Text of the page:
26 February 1993 – World Trade Center bombing, New York City. 6 killed.
    13 March 1993 – 1993 Bombay bombings. Mumbai, India. The single-day attacks resulted in over 250 civilian fatalities and 700 injuries.
    24 December 1994 – Air France Flight 8969 hijacking in Algiers by 3 members of Armed Islamic Group and another terrorist. 7 killed including 4 hijackers.
    25 June 1996 – Khobar Towers bombing, 20 killed, 372 wounded.
    14 February 1998. The 1998 Coimbatore bombings occurred in the city of Coimbatore, Tamil Nadu, India. 46 people were killed and over 200 were injured in 13 bomb attacks within a 12 km radius.
    7 August 1998 – 1998 United States embassy bombings in Tanzania and Kenya. 224 dead. 4000+ injured.
    12 October 2000 – USS Cole bombing, 56 killed
    11 September 2001 – 4 planes hijacked and crashed into World Trade Center and The Pentagon by 19 hijackers. Nearly 3000 dead.
    13 December 2001 – Suicide attack on India's parliament in New Delhi. Aimed at eliminating the top leadership of India and causing anarchy in the country. Allegedly done by Pakistan-based Islamist terrorist organizations, Jaish-E-Mohammad and Lashkar-e-Toiba.
    3 March 2002 – Suicide bomb attack on a Passover Seder in a Hotel in Netanya, Israel. 29 dead, 133 injured
    9 March 2002 – Café suicide bombing in Jerusalem; 11 killed, 54 injured.
    7 May 2002 – Bombing in al-Arbaa, Algeria. 49 dead, 117 injured.
    24 September 2002 – Machine Gun attack on Hindu temple in Ahmedabad, India. 31 dead, 86 injured.
    12 October 2002 – Bombing in Bali nightclub. 202 killed, 300 injured.
    16 May 2004 – Casablanca Attacks – 4 simultaneous attacks in Casablanca killing 33 civilians (mostly Moroccans) carried by Salafaia Jihadia.
    11 March 2004 – Multiple bombings on trains near Madrid, Spain. 191 killed, 1460 injured. (alleged link to Al-Qaeda)
    3 September 2004 Approximately 344 civilians including 186 children, are killed during the Beslan school hostage crisis.
    2 November 2004 – Ritual murder of Theo van Gogh (film director) by Amsterdam-born jihadist Mohammed Bouyeri.
    4 February 2005 – Muslim militants attacked the Christian community in Demsa, Nigeria, killing 36 people, destroying property and displacing an additional 3000 people.
    7 July 2005 – Multiple bombings in London Underground. 53 killed by four suicide bombers. Nearly 700 injured.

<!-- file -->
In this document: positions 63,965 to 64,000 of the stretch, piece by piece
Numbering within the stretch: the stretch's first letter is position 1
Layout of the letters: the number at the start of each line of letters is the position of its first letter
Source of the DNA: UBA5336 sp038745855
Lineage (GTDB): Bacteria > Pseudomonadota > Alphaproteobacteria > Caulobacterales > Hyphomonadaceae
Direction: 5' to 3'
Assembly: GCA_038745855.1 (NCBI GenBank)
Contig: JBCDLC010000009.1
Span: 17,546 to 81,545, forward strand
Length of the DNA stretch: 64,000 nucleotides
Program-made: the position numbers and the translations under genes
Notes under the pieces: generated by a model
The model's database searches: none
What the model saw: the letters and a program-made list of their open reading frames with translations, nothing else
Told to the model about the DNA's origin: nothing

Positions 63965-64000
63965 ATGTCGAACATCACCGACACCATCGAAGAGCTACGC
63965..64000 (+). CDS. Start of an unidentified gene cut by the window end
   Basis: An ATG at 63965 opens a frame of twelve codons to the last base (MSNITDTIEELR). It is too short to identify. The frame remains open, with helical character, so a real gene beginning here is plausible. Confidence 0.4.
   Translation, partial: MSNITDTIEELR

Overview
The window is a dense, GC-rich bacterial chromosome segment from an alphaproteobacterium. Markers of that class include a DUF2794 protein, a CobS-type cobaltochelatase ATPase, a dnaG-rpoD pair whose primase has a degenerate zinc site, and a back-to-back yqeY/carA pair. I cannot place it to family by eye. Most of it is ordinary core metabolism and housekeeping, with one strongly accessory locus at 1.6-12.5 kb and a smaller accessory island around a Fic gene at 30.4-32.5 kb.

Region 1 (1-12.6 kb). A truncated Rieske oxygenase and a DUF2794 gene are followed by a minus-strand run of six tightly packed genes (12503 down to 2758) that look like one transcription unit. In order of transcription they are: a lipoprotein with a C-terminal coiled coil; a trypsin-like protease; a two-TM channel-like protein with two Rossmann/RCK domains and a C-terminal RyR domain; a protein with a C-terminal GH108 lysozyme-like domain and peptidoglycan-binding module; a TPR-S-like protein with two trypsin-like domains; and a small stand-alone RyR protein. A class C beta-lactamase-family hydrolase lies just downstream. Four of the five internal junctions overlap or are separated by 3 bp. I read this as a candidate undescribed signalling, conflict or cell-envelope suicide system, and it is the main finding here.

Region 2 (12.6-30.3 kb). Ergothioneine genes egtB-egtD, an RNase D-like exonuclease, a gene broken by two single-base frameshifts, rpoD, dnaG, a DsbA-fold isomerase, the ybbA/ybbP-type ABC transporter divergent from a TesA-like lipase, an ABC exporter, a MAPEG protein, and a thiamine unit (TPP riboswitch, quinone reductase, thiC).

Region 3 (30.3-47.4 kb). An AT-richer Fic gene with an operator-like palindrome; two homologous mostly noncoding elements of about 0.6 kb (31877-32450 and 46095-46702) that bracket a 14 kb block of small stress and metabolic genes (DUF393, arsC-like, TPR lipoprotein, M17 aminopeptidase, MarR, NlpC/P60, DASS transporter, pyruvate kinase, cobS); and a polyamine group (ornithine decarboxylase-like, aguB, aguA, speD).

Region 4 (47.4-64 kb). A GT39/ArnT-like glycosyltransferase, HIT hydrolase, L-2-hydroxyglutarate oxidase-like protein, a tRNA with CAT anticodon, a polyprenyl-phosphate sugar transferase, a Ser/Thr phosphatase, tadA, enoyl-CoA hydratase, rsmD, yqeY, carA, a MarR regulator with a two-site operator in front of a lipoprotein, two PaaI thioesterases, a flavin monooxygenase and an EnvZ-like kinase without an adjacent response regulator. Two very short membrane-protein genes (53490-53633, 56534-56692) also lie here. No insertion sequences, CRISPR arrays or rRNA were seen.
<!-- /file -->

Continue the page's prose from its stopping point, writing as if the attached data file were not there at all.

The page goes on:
23 July 2005 – Bomb attacks at Sharm el-Sheikh, an Egyptian resort city, at least 64 people killed.
    29 October 2005 – 29 October 2005 Delhi bombings. Over 60 killed and over 180 injured in a series of three attacks in crowded markets and a bus, just 2 days before the Diwali festival.
    9 November 2005 – 2005 Amman bombings. Over 60 killed and 115 injured, in a series of coordinated suicide attacks on hotels in Amman, Jordan. Four attackers including a husband and wife team were involved.
    7 March 2006 – 2006 Varanasi bombings. An attack attributed to Lashkar-e-Toiba by Uttar Pradesh government officials, over 28 killed and over 100 injured, in a series of attacks in the Sankath Mochan Hanuman temple and Cantonment Railway Station in the Hindu holy city of Varanasi.[134] Uttar Pradesh government officials.
    11 July 2006. Mumbai, India. 11 July 2006 Mumbai train bombings were a series of seven bomb blasts that took place over a period of 11 minutes on the Suburban Railway in Mumbai (formerly known as Bombay). 209 people lost their lives and over 700 were injured in the attacks.
    26 July 2008. Ahmedabad, India. Islamic militants detonate at least 16 explosive devices in the heart of this industrial capital, leaving at least 49 dead and 160 injured. A Muslim group calling itself the Indian Mujahideen claims responsibility. Indian authorities believe that extremists with ties to Pakistan and/or Bangladesh are likely responsible and are intent on inciting communal violence. Investigation by Indian police led to the eventual arrest of a number of militants suspected of carrying out the blasts, most of whom belong to a well-known terrorist group, The Students Islamic Movement of India.
    26 November 2008. Mumbai, India. Muslim extremists kill at least 174 people and wound numerous others in a serious of coordinated attacks on India's largest city and financial capital. A group calling itself the Deccan Mujaheddin claims responsibility, however, the government of India suspects Islamic militants based in Pakistan are responsible.

    It's not about America, it's not about Iraq. It is about Allah.

    May 10, 2010 at 10:57 pm | Report abuse |
  15. dawn

    Good post Mike.

    May 10, 2010 at 11:05 pm | Report abuse |